Sen. Susan Collins, R-Maine, said Wednesday that she will vote for Ketanji Brown Jackson’s confirmation to the U.S. Supreme Court, the first Senate Republican to publicly signal support for President Biden’s historic nominee.
If confirmed, Jackson, 51, would become the first Black woman to serve on the nation’s highest court.
In a statement, Collins said that after meeting with Jackson twice in person, she was reassured that the judge possesses “the experience, qualifications and integrity” to serve on the court, and that some of the issues raised during last week’s had been alleviated.
“In my meetings with Judge Jackson, we discussed in depth several issues that were raised in her hearing,” Collins said. “Sometimes I agreed with her; sometimes I did not. And just as I have disagreed with some of her decisions to date, I have no doubt that, if Judge Jackson is confirmed, I will not agree with every vote that she casts as a Justice. That alone, however, is not disqualifying.”
“I don’t expect that any of the justices I am going to agree with on every decision — that’s impossible,” Collins explained in . “But I do want them to be able to be devoid of prejudgement, partisanship, preference and to be impartial and rule consistent with legal precedent, the language of the law and the Constitution.”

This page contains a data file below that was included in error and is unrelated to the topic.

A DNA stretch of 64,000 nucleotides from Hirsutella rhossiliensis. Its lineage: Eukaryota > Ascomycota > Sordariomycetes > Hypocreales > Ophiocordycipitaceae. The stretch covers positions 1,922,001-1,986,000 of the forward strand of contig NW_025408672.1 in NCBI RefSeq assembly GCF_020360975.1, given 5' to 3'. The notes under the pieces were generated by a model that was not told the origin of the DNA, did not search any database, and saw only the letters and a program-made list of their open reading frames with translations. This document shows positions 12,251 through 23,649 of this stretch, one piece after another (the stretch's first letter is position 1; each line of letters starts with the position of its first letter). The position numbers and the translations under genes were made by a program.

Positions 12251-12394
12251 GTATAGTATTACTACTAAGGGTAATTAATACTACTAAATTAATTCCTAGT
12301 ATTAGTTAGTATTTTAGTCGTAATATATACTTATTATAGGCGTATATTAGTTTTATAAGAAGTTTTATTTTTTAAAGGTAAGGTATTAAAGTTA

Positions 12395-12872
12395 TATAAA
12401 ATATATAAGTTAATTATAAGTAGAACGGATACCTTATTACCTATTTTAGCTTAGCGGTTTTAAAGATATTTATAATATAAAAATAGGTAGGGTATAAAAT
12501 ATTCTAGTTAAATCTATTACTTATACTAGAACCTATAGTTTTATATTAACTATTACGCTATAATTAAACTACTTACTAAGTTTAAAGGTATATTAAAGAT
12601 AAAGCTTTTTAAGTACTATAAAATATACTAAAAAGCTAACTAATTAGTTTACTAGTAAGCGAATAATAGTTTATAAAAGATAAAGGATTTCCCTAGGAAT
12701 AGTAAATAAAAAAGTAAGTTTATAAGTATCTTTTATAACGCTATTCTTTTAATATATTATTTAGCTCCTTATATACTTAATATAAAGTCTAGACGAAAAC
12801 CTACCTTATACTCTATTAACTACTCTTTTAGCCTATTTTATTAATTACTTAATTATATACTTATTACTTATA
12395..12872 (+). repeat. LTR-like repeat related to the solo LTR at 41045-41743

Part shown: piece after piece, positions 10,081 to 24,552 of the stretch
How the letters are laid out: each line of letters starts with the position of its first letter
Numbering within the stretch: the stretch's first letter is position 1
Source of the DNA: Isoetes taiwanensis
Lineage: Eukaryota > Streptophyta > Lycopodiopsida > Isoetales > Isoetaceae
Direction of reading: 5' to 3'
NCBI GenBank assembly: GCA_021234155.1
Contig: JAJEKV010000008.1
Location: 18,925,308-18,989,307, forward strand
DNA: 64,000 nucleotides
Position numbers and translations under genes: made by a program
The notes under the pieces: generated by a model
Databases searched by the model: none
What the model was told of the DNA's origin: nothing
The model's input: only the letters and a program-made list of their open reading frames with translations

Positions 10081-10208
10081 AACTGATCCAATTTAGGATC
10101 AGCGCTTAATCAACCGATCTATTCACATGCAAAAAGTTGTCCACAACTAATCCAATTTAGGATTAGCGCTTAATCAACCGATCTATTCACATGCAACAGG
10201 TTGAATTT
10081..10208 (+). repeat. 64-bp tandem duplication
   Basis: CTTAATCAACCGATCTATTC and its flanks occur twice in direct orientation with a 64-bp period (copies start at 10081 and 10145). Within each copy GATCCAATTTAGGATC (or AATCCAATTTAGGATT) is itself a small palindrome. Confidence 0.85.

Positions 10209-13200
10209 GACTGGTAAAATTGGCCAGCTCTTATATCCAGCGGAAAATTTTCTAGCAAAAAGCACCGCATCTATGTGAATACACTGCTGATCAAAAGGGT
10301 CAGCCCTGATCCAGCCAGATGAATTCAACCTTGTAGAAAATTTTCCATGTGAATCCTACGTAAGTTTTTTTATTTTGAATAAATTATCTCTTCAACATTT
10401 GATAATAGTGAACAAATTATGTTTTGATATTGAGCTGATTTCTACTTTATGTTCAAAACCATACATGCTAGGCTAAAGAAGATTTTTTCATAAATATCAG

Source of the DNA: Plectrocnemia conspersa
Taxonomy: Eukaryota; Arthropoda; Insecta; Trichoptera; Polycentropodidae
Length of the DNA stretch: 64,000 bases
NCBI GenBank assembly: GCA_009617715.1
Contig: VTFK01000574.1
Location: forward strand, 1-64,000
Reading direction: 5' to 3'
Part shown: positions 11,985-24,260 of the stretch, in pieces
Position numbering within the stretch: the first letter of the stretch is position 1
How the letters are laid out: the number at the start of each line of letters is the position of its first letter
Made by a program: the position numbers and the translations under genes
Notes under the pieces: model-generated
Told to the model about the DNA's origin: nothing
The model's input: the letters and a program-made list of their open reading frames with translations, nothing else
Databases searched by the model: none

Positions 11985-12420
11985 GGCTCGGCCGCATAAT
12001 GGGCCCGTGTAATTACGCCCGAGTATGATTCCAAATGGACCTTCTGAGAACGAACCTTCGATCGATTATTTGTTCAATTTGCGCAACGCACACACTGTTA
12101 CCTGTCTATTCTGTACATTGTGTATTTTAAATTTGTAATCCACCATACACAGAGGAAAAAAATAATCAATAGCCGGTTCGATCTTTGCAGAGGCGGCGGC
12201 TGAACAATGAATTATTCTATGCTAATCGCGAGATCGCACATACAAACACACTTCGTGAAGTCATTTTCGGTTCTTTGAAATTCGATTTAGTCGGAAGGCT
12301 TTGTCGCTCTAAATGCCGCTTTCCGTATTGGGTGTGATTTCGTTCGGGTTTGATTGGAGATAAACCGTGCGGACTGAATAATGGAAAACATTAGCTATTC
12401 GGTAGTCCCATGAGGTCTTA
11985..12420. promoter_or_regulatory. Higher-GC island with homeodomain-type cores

Collins’s support means that Jackson will receive at least one Republican vote in the evenly divided Senate.
Jackson was confirmed to her current seat on the U.S. Court of Appeals for the District of Columbia Circuit last summer by the Senate in a 53-44 vote, with Collins, Sen. Lisa Murkowski, R-Alaska, and Sen. Lindsey Graham, R-S.C., voting in her favor.
It seems unlikely that Graham will vote for Jackson again, given his repeated attacks on her during last week’s confirmation hearings.
Jackson does not need a GOP vote to secure confirmation. With the Senate evenly split, Vice President Kamala Harris — the nation’s first Black and first woman vice president — would cast the tie-breaking vote if the Democrats are united on the appointment.
Senate Majority Leader Chuck Schumer has said he hopes to hold a final confirmation vote before the Senate’s expected Easter recess, which begins on April 8.